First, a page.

Thank You for Not Momsplaining

Baby Daddies

Thank You for Not Momsplaining

There’s something about seeing two men and a baby that invites double the amount of unsolicited advice.

Written By Ariel Foxman

Ever since my husband, Brandon, and I became parents we’ve noticed a curious phenomenon. Whenever a mom sees a dad out alone with a baby, she is there to offer some friendly advice, often based on the not-entirely-baseless cliché that dads are clueless. But what happens when there are two dads?

Thirteen months into raising our son, Cielo, we have our answer. We have been the beneficiary of twice the help and — how do I put this delicately — twice the advice. We wouldn’t have it any other way. We are #grateful for all these self-appointed caregivers for our son. But sometimes we wonder: Who do they think has been raising this happy, healthy little guy? And why does seeing two men and a baby make people think of the worst pop-culture clichés (hello, Charlie Sheen and Jon Cryer). I swear, feeding our son a beer or cold pizza are not thoughts that have ever crossed our minds.

Look, I get it. We live in a society with a tremendous double-standard when it comes to childcare: When a man changes a diaper before he leaves for work, it is an occasion for confetti, trumpets and accolades; for a woman, that’s just considered “having it all.” So, it is not entirely surprising that when a woman sees one or both of us with Cielo, she might assume twice the level of incompetence.

Here are some of our favorite moments:

Shout out to the woman in the Dallas Cowboys sweatshirt at JFK's Delta baggage carousels who accosted us — Cielo was less than a couple weeks old, having just arrived from Florida, where he was born — to loudly share, "He is so tiny! I cannot believe his mother even let you two near him. He really shouldn't be outside!"

And I will never forget the friend who came up to me while I was feeding my then 8-month-old a bottle to offer, "You want to just give him to me? I am telling you — I can get him to finish. I am a pediatric blah blah blah, after all."

Last but not least is an honorable mention to the mom who ran up to Brandon at our local playground on a placid Saturday afternoon to berate him, in front of Cielo, for the way he was maneuvering our son down a slide. "What are you doing!? If his mother could see how you're playing with him right now, she would be furious!"

It was Brandon who was rightfully furious and stood his ground. That mother heard a diaper-full about queer families, personal space and this thing called “'boundaries” — all while her neutered husband and embarrassed child looked on.

In most instances, we stay calm. First, we don't want to model the lesson that push must be met with shove. Second, if you've got the patience and temperament, pretty much every moment is a teachable one. A little grace and humor will often disarm then charm an overzealous mom.

"We live in a society with a tremendous double-standard when it comes to childcare: When a man changes a diaper before he leaves for work, it is an occasion for confetti, trumpets and accolades; for a woman, it's just considered 'having it all.'"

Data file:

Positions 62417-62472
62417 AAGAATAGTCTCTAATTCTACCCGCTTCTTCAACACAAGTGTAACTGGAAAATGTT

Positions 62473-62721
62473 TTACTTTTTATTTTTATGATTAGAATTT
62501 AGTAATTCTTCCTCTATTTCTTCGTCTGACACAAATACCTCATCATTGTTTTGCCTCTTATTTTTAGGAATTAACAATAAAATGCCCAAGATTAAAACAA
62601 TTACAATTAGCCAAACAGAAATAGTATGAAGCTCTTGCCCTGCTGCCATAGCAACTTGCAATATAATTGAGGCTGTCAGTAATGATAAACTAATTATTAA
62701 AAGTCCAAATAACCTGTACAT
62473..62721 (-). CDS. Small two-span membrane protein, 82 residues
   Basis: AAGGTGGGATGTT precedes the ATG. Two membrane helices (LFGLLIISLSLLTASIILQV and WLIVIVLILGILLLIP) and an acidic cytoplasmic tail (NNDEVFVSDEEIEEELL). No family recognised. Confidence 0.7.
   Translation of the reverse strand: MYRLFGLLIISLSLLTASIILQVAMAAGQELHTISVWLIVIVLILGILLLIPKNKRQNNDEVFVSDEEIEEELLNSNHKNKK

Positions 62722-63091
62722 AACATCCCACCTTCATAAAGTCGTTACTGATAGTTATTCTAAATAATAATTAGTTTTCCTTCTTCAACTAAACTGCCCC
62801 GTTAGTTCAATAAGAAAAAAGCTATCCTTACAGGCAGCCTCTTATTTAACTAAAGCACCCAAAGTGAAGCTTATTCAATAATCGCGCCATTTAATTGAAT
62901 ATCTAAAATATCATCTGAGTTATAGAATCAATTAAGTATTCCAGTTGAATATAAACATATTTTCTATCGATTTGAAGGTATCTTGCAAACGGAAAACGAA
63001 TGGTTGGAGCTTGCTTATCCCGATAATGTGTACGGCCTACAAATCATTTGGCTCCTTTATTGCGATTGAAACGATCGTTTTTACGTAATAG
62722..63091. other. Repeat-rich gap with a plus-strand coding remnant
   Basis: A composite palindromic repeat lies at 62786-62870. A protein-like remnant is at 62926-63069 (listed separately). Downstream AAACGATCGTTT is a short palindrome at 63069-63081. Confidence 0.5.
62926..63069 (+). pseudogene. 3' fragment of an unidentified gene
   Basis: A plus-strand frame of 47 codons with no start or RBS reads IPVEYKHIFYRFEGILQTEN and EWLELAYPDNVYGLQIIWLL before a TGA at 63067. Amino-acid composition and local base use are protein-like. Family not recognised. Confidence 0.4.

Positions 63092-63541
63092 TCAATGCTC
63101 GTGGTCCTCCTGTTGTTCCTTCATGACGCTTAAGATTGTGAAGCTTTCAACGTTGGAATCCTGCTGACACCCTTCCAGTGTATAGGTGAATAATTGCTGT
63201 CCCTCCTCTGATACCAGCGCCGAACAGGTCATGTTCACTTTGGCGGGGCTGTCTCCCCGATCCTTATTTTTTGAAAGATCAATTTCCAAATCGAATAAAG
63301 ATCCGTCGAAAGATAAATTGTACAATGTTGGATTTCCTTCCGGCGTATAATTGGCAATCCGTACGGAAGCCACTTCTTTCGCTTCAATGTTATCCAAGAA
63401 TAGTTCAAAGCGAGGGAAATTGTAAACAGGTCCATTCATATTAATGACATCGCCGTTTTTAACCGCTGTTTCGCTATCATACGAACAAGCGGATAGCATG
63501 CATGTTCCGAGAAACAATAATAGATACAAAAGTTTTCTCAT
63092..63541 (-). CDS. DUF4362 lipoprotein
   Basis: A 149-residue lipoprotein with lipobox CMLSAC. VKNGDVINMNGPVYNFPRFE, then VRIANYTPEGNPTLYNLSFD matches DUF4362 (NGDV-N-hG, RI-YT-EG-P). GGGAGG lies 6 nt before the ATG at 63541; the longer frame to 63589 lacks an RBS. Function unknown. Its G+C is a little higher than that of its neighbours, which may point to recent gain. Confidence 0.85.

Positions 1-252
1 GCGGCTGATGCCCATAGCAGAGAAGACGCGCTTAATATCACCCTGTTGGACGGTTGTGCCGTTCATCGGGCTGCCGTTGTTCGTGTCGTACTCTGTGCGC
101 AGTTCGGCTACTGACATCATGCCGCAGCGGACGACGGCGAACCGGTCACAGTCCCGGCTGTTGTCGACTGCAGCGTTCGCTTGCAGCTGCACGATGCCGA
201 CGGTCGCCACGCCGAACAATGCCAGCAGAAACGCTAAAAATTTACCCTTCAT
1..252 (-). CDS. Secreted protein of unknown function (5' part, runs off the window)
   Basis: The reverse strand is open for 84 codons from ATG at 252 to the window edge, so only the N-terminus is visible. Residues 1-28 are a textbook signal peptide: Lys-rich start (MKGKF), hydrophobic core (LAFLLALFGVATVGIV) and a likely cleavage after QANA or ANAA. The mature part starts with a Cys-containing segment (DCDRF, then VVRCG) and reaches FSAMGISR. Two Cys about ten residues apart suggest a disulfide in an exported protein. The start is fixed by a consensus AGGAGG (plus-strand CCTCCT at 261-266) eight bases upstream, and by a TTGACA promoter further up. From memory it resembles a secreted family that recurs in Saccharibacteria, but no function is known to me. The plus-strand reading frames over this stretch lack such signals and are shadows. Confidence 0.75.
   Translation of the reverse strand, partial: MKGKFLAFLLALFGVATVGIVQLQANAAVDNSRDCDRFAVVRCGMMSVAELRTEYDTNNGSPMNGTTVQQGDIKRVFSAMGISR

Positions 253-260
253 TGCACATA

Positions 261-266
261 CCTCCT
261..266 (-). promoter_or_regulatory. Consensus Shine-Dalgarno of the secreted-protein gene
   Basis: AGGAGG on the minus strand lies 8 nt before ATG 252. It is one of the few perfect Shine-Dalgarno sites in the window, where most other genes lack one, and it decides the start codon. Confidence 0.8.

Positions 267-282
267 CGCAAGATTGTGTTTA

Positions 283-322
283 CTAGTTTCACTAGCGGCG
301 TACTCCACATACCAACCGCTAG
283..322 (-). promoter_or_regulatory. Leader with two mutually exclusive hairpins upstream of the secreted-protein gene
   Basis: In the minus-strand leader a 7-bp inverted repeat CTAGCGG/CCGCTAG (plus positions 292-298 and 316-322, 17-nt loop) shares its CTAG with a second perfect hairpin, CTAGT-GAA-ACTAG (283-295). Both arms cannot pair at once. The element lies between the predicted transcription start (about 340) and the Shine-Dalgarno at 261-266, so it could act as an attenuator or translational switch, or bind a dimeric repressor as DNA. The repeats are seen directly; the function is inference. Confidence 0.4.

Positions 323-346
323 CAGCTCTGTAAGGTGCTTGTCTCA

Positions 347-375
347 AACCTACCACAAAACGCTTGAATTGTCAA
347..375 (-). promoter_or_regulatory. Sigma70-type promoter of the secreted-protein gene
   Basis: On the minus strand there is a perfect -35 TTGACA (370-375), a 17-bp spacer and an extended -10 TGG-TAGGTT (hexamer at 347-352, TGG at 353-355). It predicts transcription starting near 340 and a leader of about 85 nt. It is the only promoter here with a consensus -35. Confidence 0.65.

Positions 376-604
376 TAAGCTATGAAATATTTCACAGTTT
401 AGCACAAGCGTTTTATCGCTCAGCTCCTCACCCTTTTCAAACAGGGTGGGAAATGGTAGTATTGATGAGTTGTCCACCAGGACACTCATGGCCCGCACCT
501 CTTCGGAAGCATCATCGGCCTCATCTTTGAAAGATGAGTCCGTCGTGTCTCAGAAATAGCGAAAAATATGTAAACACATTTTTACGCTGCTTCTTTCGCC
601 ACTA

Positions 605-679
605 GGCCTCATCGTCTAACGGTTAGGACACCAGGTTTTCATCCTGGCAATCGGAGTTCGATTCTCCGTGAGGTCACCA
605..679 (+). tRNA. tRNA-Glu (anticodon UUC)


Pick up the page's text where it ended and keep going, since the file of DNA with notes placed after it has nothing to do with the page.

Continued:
Many of my female friends have commiserated with me about the two most common forms of Momsplaining they encounter: a mom talks down to another mom ("Oh, you're feeding the kids that. We aren't nearly that ... progressive.") or a mom talks down to a childless woman ("Oh, that's fantastic that you're putting so much time into self-care. God, I only wish, but good for you!"). Softer than a sucker punch but more cutting than a back-handed compliment, the Momsplain packs a passive-aggressive wallop.

Rather than get defensive, I try to walk a mile in someone else's dad sneakers. Recently, I was having lunch with a friend who is a working mother of a grade-schooler. We were trading vacation stories, and I shared my family's experience coming home. We were in the absolute last row of the plane on a delayed flight. A female flight attendant kept visiting us, uninvited. She was literally checking in to see that we were feeding, changing and consoling our cranky infant son. It was obvious she didn't think two men could get it right.

Gay dads, by nature of their decidedness, do implicitly challenge the long-held convention that real care and comfort primarily come from moms. We have been conditioned by the arts and popular media to think of men as either not interested or not mature enough to step up in similar ways. The parental instinct is best known as the "maternal instinct," after all.

I presume then, too, that it's that same mommy drive — the one that triggers a mighty overstep at the playground or the pediatrician's office — that also initiates the many instances in which moms have come to us explicitly to applaud and support us. On that same delayed flight home, after the attendant made her umpteenth passive-aggressive suggestion that we give Cielo a bottle, a mom of three in the row in front of us — a complete stranger — turned around and told the woman, "You know what, we're good! I think these two have got it." She then shot us the warmest smile and most affirming wink. We gave ours right back.


Ariel Foxman, the former editor in chief of InStyle, is a brand consultant and contributing editor at Vanity Fair. Follow him and his son on Instagram @arielfoxman.

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